Book Review. “The Edible Backyard” by Kath Irvine. Published by Godwit (soft cover) Price $50. Reviewed by Tony Orman
I’ve never quite worked out why more outdoor chaps don’t get into vegetable gardening at home. It’s sort of back to nature, it’s organic-free like the game or fish you bring home, and it’s an absorbing, satisfying challenge. It’s environmental! Whether you’re already into growing your own “veggies” or would like to, this is the book for you.
You can’t always believe the blurb on the dust jacket of books but in the case of Levin permaculture expert Kath Irvine’s new book The Edible Backyard described as a “practical, step-by-step guide” you can!
It is indeed an excellent guide to growing great produce at home.
Kath Irvine explains that she began growing vegetable for health reasons.
“My first garden was for my first baby. I was set on eating spray free vegetables, having spent my young years covered in eczema from a chemical sensitivity. Thing was I knew nothing about gardening and I chose the worst possible place possible for for my veggie patch.”
At first she was somewhat over-whelmed as most crops flopped and weeds flourished.
“When it all felt hopeless, I’d shut my eyes against that weedy, soggy unproductive patch and imagine my dream garden — it was just the thing to perk me up and set me on my way again.”
That epitomised her motivation to strive to achieve her goal.
“Know your garden dream before you begin,” she advises in her opening words. “Tuck it in your back pocket for when you feel low or need inspiration — you’ll get there. And it’s going to be amazing.”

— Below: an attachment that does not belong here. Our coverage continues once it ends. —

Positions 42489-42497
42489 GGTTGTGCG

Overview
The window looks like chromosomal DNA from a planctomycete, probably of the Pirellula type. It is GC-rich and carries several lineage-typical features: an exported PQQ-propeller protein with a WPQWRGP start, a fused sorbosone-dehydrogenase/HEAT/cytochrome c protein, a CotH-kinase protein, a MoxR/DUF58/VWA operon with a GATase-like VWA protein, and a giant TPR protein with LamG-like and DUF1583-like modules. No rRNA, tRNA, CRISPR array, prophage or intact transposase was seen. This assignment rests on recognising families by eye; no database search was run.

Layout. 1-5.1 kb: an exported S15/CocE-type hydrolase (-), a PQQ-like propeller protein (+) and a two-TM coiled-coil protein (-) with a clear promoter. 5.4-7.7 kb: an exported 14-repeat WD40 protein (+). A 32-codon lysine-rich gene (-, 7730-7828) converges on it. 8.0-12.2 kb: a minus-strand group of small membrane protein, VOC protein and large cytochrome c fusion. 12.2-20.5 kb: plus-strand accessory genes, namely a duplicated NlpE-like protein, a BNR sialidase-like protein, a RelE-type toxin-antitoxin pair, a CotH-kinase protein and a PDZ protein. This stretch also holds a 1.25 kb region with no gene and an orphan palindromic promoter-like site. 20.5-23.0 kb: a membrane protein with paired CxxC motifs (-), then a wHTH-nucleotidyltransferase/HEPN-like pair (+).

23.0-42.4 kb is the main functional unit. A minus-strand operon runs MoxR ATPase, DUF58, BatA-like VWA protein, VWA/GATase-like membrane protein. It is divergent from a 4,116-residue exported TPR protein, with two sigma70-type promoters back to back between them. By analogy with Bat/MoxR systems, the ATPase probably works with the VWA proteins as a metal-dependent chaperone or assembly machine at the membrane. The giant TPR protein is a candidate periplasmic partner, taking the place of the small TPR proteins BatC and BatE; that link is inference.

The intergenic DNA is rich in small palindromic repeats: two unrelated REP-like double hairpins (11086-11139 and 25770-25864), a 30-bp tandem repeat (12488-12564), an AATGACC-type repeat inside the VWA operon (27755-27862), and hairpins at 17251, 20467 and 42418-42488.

That’s the encouraging words for any would-be vegetable gardener and experienced “veggie” growers. Besides author Kath Irvine is being realistic – every gardener has “flop crops.” But that’s a part of the fun of sparring with the vagaries of seasons and other variables. It’s a challenge in many ways while the end result of chemical free vegetables is very satisfying and wholesome.
Kath Irvine has learned from “trial and error” and she’s not afraid to admit it. Based on that accumulated experience gathered over the years she is strongly qualified to give sound, practical advice.
The Edible Backyard is full of information, with soil fertility the foundation for success.
The book is liberally illustrated with excellent photos and diagrams. In the latter half of the 350 page book are an invaluable month by month outline of the planting year, some recommended reading and New Zealand sources for such things as plants, seeds, natural fertilisers and composting systems.
The Edible Backyard is a superb book and highly recommended.